Architecture of the system

The application is able to serve many concurrent user at a time. To ensure sufficient computational resources without extensive investments into hardware we developed a framework for construction of distributed computational environments using a large number of common personal computers connected to the internet (workers). Here we present the idea using 3 OpenShift geras: 1 gear serves the task server and 2 gers power worker nodes.


The framework is based on the client-server architecture, see the Figure. It core components are:

  • Webserver providing web pages with user interface for configuration of tasks - simulation runs of a model.
  • Document-oriented (NoSQL) database suitable for storage of various data in different formats (user data, model data, model inputs and outputs etc.).
  • Task manager for assigning tasks to workers (gears running computational code).
Tasks (simulation runs of the model) are configures by users via web pages. Tasks are stored in a queue implemented using database. Workers repeatedly query the queue for free tasks. If a new task is inserted into the queue, an idle worker is assigned to it. Configuration of the task is sent to the worker over the internet and a simulation run is performed. When the computation is done the worker sends outputs back to the webserver where the owner of the task (user) can view results. If all the workers are busy, an inserted task is queuing until the previously entered tasks are done. Number of available workers, some of their basic properties and particularly their states (IDLE, BUSY, DOWN) can be found in Workers' list.

Since workers communicate over http protocol, they can run without any special need of configuring firewalls etc. This design offers a good scalability and almost seamless extension of computational resources. In the case of a large number of concurrent users, e.g. a group of students in a class, the number of workers can be easily increased just by launching the worker code on computers with Linux, OS X or Windows operating systems connected to the internet. As a side effect we obtain a robust solution where the functionality of the system is not influenced by unavailability or a failure of a subset of workers.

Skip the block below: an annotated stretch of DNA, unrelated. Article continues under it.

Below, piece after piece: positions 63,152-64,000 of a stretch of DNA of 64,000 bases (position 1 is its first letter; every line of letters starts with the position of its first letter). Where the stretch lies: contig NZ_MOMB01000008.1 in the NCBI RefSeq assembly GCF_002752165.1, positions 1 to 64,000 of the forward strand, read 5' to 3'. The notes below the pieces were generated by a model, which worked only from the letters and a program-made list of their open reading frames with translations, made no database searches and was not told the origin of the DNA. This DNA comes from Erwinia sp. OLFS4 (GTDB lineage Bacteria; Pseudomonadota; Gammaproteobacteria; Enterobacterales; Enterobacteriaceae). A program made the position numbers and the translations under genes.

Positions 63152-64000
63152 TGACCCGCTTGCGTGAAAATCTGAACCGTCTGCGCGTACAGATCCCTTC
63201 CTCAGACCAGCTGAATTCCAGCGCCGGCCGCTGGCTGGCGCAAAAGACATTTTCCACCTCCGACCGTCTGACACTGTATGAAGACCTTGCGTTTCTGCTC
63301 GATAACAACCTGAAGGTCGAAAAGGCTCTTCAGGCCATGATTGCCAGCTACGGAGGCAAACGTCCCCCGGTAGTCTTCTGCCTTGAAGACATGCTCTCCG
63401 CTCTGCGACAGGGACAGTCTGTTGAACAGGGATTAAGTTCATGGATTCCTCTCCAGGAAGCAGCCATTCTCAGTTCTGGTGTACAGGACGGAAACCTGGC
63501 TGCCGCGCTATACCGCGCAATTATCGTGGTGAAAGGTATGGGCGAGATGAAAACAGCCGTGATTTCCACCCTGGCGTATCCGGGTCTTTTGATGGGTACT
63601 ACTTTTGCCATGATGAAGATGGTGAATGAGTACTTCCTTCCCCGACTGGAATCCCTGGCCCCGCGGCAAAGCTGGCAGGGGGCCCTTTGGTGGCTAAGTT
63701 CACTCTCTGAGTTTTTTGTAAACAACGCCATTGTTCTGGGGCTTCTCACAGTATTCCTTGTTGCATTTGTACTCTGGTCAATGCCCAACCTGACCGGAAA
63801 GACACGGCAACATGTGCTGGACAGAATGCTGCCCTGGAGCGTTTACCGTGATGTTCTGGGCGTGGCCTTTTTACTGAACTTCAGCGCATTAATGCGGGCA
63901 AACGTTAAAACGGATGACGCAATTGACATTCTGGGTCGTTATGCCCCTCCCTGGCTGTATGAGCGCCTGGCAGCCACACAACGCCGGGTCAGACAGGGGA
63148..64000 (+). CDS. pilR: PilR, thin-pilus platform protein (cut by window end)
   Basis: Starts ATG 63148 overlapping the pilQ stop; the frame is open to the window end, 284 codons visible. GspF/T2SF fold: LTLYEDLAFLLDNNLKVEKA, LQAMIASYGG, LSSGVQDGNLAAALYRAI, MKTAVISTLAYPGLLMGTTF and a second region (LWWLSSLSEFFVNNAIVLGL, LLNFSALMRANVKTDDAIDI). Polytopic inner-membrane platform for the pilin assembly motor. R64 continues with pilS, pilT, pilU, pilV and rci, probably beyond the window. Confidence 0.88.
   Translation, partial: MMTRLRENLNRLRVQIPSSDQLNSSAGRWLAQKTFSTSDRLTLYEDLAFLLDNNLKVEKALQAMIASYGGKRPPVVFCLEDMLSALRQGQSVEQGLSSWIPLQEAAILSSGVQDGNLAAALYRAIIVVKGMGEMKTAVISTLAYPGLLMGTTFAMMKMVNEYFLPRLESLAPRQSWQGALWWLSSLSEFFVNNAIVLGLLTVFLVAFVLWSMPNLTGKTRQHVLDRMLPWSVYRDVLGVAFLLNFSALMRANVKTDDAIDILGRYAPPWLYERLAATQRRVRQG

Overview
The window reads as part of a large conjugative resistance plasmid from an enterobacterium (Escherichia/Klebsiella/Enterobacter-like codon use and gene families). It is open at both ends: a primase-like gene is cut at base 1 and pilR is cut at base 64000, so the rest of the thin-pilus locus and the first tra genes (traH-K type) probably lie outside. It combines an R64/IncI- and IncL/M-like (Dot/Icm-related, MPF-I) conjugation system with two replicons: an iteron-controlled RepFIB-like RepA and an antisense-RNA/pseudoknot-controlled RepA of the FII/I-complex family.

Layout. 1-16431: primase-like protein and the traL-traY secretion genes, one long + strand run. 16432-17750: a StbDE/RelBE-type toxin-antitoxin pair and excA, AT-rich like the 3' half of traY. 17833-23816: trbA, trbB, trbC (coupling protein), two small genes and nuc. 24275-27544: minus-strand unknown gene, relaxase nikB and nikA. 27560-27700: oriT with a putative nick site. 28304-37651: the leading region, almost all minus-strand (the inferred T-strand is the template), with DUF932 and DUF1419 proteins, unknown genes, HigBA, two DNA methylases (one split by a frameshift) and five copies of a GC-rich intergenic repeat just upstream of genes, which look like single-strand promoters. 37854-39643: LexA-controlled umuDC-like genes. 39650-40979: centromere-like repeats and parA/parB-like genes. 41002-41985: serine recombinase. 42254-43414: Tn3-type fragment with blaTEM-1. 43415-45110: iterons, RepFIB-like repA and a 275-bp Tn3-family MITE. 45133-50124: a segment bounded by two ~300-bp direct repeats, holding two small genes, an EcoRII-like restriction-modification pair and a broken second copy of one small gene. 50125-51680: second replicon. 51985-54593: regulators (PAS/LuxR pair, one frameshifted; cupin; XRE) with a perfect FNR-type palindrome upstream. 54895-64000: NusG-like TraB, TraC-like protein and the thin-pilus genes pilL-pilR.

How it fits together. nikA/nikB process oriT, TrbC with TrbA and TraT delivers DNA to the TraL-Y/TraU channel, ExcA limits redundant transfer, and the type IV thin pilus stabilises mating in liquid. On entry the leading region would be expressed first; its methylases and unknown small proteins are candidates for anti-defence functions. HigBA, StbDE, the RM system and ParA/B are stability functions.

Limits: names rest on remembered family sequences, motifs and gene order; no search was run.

1. Log in as a Guest user

2. Create a new task

3. Configure basic parameters

4. configure source term

5. Configure meteorological conditions

6. Submit task

7. Wait until it is done

8. View results

When the task is done, we can view results by clicking Task details from the drop-down menu activated by pressing . Table with comprehensive review of task. Thera are three tabs:

  • Task information - information on task status, creation and a worker assigned to the task (worker's IP, computation time, etc.)
  • Task initialization - review of the task inputs (basic parameters, source term and meteo)
  • Task results - list of task outputs (list of all evaluated radiological quantities)
On Task results tab are tables with comprehensive list of calculated radiological quantities, which can be visualized as a transparent overlay on Google Maps:

After selecting Show on map from drop-down menu a modal window with vizualization of selected radiological quantity appears:

The system is powered by...